The Phoenix Suns lost the 2021 NBA Finals to the Milwaukee Bucks in six games, ending what was an excellent season in the desert. The Suns were expected to improve after finishing undefeated in the Orlando Bubble, but not many people predicted they would be in the NBA Finals just a year later.

A big reason for the team’s rapid turnaround was the acquisition of Chris Paul. As he has done at all the stops in his career, Paul quickly helped turn around a downtrodden franchise.

After being written off by many following two seasons with the Houston Rockets, Paul had a magnificent 2019-20 season with the Oklahoma City Thunder, leading what many thought to be a lottery team into the postseason. Phoenix acquired Paul in the offseason to help them get back into the postseason and he did that and more.

Paul has proven the last two seasons that he still has plenty to offer an NBA team. He had some monster games in the postseason with the Suns, including 37 and 41 point games in the closeout games of the semis and Western Conference Finals.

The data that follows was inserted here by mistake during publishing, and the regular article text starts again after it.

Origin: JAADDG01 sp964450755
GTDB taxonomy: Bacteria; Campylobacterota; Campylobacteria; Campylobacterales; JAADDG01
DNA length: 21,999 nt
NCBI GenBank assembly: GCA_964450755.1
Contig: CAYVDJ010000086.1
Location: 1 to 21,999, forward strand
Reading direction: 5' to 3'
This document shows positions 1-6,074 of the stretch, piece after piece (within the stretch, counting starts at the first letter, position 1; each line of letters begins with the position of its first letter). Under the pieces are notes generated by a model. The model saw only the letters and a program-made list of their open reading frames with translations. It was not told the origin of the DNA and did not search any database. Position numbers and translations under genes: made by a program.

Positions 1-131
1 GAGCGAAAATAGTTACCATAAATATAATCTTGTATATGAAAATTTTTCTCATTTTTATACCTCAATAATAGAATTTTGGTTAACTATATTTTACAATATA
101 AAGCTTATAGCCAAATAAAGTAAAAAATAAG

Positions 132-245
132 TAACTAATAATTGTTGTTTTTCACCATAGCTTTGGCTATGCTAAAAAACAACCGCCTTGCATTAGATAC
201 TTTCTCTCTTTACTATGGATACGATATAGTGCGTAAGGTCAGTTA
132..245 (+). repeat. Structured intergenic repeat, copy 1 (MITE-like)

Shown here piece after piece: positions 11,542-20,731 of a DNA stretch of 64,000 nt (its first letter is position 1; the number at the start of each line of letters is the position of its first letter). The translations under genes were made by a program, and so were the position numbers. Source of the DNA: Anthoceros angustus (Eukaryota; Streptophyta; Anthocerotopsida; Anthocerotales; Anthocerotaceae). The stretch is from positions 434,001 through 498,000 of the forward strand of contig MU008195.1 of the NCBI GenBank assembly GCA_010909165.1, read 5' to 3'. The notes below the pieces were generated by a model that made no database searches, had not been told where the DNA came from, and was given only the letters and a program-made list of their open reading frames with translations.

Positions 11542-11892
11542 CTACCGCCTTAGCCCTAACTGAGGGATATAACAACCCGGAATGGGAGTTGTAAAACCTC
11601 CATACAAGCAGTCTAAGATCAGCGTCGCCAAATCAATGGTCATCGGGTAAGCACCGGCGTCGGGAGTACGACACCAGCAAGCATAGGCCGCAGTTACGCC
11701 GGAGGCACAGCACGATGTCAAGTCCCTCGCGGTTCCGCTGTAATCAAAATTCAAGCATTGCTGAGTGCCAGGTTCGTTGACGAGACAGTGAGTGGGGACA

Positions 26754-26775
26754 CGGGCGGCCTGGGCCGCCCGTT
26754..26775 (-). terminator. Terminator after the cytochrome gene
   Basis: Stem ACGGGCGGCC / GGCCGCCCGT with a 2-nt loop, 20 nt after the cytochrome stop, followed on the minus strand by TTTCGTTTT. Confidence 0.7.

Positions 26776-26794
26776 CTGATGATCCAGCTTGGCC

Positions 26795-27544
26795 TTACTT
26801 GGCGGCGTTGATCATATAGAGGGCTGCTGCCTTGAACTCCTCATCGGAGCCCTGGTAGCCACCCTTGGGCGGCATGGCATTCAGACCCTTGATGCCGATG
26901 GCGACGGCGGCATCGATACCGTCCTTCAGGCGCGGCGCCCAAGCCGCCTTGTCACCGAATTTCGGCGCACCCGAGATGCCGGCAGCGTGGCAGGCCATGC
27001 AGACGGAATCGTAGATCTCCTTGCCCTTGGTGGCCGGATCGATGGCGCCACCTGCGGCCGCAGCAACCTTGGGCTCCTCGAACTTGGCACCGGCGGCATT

Locking up Paul long-term is the Suns’ No. 1 priority this offseason. He has a player option for the 2021-22 season but he expected to decline that and land a multi-year offer, presumably a three-year deal so the NBA’s over-38 rule doesn’t kick in.

However, there are numerous teams in the league that will pursue Paul, aggressively, once he is a free agent. Phoenix has to have a contingency plan in place in case he does leave town.

If that happens, here are three replacements the Phoenix Suns could target as replacements for him.


Cameron Payne

Cameron Payne has been a revelation for the Phoenix Suns. His path back to the NBA was a windy one, as he played in China and the G League before the Suns signed him to play in the Orlando Bubble.

Payne played well in the bubble, and the Suns picked up the second-year option on his deal. He played well again and really stepped up in the postseason when Chris Paul was hampered.

Heading into free agency himself, Phoenix would love to have him back as the backup point guard again, but if Paul leaves, his return would be even more important.

Payne knows the system that Phoenix wants to run, so there wouldn’t be much of a transition period should he take over as the starting point guard. He has chemistry and cohesion built up from his teammates and a lot of the key pieces of the rotation will be coming back next season.

The Murray State product had some big games when he had to fill Paul’s shoes in the postseason. If they were comfortable enough to do that in the postseason, they should be comfortable enough to hand him the reins as a starter should the need arise.